US cities bidding on Olympics; Guard prevents more Ferguson riots; storm threatens travel and more national and international news for Wednesday, November 26, 2014.
Wednesday's Blogs from the Bog!
The U.S. rep billed LSU for work allegedly performed on the same days Congress voted on major legislation and held important committee hearings on energy and the ACA.
Abysmally low participation by the public has prompted the council to scuttle the 2014 survey with plans to simplify it and try again next year.
The village now says the ordinance will likely be overturned and authorities will more vigorously enforce existing leash laws.
Bill Cassidy cast an early ballot Tuesday, seeking to draw renewed attention to a race that has fallen off newspaper front pages and away from people's minds as they plan holiday meals and shopping schedules.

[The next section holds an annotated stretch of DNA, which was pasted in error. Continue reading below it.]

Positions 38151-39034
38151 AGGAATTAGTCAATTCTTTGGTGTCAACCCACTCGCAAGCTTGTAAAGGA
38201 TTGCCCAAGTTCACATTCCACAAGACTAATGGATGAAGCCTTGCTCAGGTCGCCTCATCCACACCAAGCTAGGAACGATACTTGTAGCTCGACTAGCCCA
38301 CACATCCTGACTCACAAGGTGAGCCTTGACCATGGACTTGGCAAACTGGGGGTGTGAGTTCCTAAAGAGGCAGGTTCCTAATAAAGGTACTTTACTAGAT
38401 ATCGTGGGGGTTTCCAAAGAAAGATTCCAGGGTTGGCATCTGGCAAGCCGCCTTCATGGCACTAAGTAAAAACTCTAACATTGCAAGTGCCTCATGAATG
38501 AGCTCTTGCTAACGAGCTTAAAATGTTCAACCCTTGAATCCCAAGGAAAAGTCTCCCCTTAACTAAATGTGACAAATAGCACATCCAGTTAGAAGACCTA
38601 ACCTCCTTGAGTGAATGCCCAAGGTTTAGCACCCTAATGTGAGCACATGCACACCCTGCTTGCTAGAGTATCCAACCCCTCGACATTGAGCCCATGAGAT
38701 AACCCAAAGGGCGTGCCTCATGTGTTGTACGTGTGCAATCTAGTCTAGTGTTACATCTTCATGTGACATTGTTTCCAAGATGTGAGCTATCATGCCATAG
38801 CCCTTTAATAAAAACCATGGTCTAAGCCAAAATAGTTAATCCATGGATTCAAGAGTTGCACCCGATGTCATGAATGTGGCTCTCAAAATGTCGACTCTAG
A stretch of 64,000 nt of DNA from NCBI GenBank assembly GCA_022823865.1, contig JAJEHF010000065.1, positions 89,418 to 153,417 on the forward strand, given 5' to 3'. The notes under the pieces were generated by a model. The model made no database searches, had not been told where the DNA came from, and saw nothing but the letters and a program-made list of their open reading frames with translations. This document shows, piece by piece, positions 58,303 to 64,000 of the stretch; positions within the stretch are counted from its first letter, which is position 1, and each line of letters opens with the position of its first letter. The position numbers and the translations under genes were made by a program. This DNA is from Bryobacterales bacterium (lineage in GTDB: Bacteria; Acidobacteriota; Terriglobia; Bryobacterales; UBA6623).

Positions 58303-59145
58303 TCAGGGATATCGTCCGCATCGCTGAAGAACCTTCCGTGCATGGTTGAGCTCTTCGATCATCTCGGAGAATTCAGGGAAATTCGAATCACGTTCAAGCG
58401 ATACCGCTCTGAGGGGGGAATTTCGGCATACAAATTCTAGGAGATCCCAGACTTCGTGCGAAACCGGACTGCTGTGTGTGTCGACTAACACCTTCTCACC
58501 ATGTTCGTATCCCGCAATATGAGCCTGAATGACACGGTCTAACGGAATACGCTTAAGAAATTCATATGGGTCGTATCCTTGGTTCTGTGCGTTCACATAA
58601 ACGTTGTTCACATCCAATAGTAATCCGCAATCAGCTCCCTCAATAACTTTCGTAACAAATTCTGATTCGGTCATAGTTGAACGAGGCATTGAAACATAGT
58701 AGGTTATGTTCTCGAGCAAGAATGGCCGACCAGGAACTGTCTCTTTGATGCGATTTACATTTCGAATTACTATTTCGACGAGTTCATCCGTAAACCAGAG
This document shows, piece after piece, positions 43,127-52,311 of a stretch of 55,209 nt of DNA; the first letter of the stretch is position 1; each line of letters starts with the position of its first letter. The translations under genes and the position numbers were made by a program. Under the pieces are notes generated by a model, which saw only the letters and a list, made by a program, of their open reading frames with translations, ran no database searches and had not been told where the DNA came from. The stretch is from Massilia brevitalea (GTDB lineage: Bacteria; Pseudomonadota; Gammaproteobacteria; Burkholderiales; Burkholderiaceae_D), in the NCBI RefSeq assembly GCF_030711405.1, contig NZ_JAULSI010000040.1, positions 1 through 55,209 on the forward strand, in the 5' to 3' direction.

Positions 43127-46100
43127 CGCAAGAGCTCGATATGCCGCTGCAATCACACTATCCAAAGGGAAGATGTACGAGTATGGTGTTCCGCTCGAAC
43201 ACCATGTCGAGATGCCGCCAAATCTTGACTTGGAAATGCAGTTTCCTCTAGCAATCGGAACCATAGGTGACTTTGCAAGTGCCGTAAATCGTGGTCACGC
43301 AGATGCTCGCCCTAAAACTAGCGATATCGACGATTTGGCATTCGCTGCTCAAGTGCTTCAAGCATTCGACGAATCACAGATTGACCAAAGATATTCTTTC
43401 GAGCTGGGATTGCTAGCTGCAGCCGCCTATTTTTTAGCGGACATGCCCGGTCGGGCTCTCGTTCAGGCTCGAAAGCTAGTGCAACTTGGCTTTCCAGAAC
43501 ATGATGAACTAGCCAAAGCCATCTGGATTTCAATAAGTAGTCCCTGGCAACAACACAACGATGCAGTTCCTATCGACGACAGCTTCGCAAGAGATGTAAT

Battered all night by Baltimore's relentless pass rush, Drew Brees could feel his protection collapsing and Terrell Suggs getting ahold of him as he urgently unloaded a pass to the right flat toward tight end Jimmy Graham.
After a convincing defeat at the polls on Nov. 4, Earl “Nickey” Picard has decided to let bygones be bygones with his former right-hand man Brian Pope, announcing his support for his former employee’s runoff bid to become Lafayette’s next city marshal.
Saturday the athletic department did everything possible to ensure the 2014 Ragin’ Cajun seniors remembered fondly their last home game. Rain and lightning never arrived but turbulence did in the form of the Appalachian State Mountaineers.